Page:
From the early Riverton Estate came a number of other localities, such as Rossmoyne, Shelley and Willetton.
This small suburb tucked into the gentle curve of the Canning River was officially named Rossmoyne in August 1959, changing from West Riverton.
However the name had been used for a road within the area by the Webb family. In the 40s half an acre could be bought for fifty pounds in what is now considered to be Perth's garden suburb.
Much of the area, developed from the late 60s to the mid 70s, is primarily single residential. Underground power, which has assisted in improving the local streetscape, is a feature of the suburb.
When Leach Highway divided the Riverton Estate in the 70s the area alongside the Canning River was renamed Shelley. The suburb evolved following the reclamation of the river foreshore for development.
A land sale in the "Shelley Beach Estate" in 1938 advertised blocks suitable for fruit, dairying and market gardening from ten pounds an acre.
The tranquil riverfront suburb of Shelley satisfies a range of markets.
Homes on the riverfront, in Rossmoyne and Shelley, rival those of Perth's most affluent suburbs, whilst closer to Leach Highway are homes that suit the average family.
Medium density codings resulted in a unit construction boom in parts of Shelley in the 80s, but this slowed when zoning changes were introduced in 1994.While parts of the suburb still have medium density codings, development must meet strict Council design guidelines.
In 1960 landowners, who held blocks of river swamp, agreed to a reclamation scheme initiated, financed and undertaken by the Shire of Canning.
The highly ambitious scheme saw the reclamation of 1.5 miles of foreshore between Corbel St and Beatrice Ave, plus the resumption of 36 acres of privately owned land. The Shire undertook the filling, road construction and resurvey, providing access to 80 river frontage lots between Zenith St and Fifth Ave.
It also resulted in the beautiful Shelley Foreshore Reserve, one of the City's most picturesque parks.
The dredge "Throsby" cut a new channel along the river, removing 400,000 cubic yards of river bed to fill the low-lying sections.
The reclamation scheme transformed the area into highly desirable residential sites. Blocks on the river front, that fetched over twelve thousand pounds in 1971, are now worth well over a million dollars.
Part of the 5320 acres granted in 1842 to Samuel Bickley as Canning Location 2, it was also part of the land acquired by James McDermott in 1930.
In 1956 Canning Road Board constructed four miles of new roads in the area now known as St James, on behalf of the State Housing Commission.
The State Housing Commission built many homes in the area, which was named after a well-known Park in London. Streets were named after Prime Ministers and Members of Parliament.
The name was used by the Railway Department for the siding established in 1898.
A move was made by local residents in 1908 to rename the suburb Canterbury, however this was not successful.
Around 1912 residents formed the Welshpool Mechanics Institute and to improve the local social life, a hall was built on Welshpool Road.
The hall was not only a very popular place over the years, but also housed the first school.
In the 20s industry began to move into the suburb and at the outbreak of WWII 70 acres were acquired in Welshpool for the establishment of factories that supported the war effort.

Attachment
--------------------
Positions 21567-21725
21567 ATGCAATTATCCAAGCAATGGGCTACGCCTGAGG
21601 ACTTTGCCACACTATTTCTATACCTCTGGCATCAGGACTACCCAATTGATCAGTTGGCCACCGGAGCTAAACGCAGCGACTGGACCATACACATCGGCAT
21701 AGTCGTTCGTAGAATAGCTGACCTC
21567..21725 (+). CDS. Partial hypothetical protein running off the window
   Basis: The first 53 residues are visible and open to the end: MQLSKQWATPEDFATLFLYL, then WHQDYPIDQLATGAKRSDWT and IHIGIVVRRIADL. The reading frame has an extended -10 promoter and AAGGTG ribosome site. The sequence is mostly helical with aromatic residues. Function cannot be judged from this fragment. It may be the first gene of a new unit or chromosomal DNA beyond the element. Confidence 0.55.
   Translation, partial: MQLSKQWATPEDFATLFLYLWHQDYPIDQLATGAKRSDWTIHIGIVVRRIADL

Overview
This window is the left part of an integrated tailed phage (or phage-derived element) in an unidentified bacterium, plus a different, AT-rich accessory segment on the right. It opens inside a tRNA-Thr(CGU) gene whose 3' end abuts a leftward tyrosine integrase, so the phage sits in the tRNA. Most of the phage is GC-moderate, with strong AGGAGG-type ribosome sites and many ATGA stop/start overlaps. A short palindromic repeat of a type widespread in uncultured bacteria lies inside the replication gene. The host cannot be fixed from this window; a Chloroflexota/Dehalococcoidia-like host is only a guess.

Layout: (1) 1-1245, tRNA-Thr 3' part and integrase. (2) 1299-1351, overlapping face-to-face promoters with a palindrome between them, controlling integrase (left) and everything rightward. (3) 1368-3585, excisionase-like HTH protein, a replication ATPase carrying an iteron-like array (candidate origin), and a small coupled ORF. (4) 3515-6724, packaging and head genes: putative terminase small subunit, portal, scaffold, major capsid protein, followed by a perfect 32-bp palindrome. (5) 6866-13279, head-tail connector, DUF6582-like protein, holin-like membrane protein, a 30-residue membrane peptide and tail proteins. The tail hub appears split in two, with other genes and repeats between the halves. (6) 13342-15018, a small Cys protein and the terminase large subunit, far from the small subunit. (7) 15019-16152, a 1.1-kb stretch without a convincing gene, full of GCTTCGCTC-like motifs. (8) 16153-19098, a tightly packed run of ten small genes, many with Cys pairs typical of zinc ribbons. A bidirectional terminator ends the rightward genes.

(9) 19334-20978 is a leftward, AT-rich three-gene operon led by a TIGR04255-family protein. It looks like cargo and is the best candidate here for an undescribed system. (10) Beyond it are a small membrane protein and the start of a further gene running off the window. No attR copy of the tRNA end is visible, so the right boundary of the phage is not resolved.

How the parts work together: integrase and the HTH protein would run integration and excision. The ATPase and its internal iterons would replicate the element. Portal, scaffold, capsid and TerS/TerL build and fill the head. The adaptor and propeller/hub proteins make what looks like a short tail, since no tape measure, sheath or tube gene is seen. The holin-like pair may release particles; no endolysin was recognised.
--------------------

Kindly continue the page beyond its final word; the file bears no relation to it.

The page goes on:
Following the war, the State Government took over the land and offered low rentals to encourage further industrialisation.
A number of boundary adjustments occurred and in 1960 plans were announced for the Kewdale Marshalling Yards.
Canning retains a portion of this now industrial suburb.
Another suburb that evolved from the Riverton Estate, Willetton derived its name from Henry Willett, who was assigned part of the original Canning Location 21.
Formerly small rural allotments, it was developed as a strong family suburb. In November 1964, Council proposed the name Burtsville/Burtsdale after early landowner, Septimus Burt.
Willetton was proposed for the adjoining postal district and in late 1965, the Shire suggested Lynwood replace Willetton and Willetton replace Burtsville.
This was officially approved on 31 December 1965.
In September 1970 a 686 acre development within Willetton was released by the Dillingham Division of Silverton Transport and Development Underwriting The investment, in excess of $50M, was one of the largest land and home displays of its type in Australia.
It was to be named Burren-dah as the company believed Willetton was associated with light industry, but the name was not allowed.
In the late 70s, Canning Council and land-owners were involved in a $2M co-ordinating development project of 45 hectares in Apsley-Collins Roads. This resulted in a large number of residential lots, sites for a school, community centre, small shopping centre and public open space.
The State Housing Commission released 32 blocks in 1982 with 18 sold immediately. In 1983 the State Government offered a $1000 discount to people purchasing SHC blocks and building on them within six months.
Five hundred and fifty acres of Canning Location 1 was granted to Peter Parker Smith in November 1829. Smith sold this land to George Stedman Watts in 1852 for one hundred and twenty pounds.
In 1897 the land was developed and sold as small garden lots by William Britnall and Richard Holmes.
The land remained rural until the State Housing Commission resumed some of the land in 1954 for development. TM Burke Pty Ltd enlarged the suburb when it subdivided some adjoining land.
Originally known as Beeloo, the suburb was re-named in 1958 following a petition by local residents. It was named after early resident and the first Mayor of the Queens Park Municipality, George Wilson.
Between 1959 and 1964 over 600 homes were built in Wilson.
Many of the roads have been named after early settlers and soldiers who enlisted and lost their lives overseas.